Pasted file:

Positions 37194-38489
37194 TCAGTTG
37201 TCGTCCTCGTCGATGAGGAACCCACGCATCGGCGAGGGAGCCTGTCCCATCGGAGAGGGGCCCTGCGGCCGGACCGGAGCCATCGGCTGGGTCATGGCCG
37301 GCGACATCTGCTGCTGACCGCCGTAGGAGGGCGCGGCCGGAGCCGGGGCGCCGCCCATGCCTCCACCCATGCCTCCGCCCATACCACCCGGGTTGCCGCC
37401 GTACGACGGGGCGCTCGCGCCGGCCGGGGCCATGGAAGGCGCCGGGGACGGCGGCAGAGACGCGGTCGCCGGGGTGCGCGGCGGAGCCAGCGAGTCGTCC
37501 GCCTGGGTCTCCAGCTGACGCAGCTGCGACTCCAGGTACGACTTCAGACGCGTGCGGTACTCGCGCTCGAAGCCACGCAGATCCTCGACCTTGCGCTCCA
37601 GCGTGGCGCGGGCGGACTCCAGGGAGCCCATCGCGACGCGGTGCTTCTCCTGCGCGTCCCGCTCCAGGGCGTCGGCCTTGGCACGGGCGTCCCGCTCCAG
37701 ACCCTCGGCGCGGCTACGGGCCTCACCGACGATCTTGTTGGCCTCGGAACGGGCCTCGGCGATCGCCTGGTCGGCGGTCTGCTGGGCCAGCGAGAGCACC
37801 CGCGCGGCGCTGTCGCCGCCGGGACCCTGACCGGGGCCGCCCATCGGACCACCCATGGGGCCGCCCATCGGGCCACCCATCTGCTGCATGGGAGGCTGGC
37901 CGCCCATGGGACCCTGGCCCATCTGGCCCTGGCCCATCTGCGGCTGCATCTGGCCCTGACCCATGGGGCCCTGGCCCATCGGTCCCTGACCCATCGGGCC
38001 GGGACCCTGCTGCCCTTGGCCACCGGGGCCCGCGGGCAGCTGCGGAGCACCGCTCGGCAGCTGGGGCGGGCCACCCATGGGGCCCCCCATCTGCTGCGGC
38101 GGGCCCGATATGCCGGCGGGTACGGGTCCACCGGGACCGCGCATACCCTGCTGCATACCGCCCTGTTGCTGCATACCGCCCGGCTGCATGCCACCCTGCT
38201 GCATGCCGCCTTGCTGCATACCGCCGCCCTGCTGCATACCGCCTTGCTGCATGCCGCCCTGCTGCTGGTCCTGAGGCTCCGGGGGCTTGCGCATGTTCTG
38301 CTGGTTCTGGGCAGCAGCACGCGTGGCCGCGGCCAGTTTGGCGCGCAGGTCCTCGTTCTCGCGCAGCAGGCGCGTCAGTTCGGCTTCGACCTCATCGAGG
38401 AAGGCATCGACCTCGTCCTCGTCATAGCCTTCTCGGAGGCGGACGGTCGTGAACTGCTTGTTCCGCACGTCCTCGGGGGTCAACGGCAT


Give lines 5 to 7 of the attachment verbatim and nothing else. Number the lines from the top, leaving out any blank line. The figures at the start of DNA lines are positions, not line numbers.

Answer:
37401 GTACGACGGGGCGCTCGCGCCGGCCGGGGCCATGGAAGGCGCCGGGGACGGCGGCAGAGACGCGGTCGCCGGGGTGCGCGGCGGAGCCAGCGAGTCGTCC
37501 GCCTGGGTCTCCAGCTGACGCAGCTGCGACTCCAGGTACGACTTCAGACGCGTGCGGTACTCGCGCTCGAAGCCACGCAGATCCTCGACCTTGCGCTCCA
37601 GCGTGGCGCGGGCGGACTCCAGGGAGCCCATCGCGACGCGGTGCTTCTCCTGCGCGTCCCGCTCCAGGGCGTCGGCCTTGGCACGGGCGTCCCGCTCCAG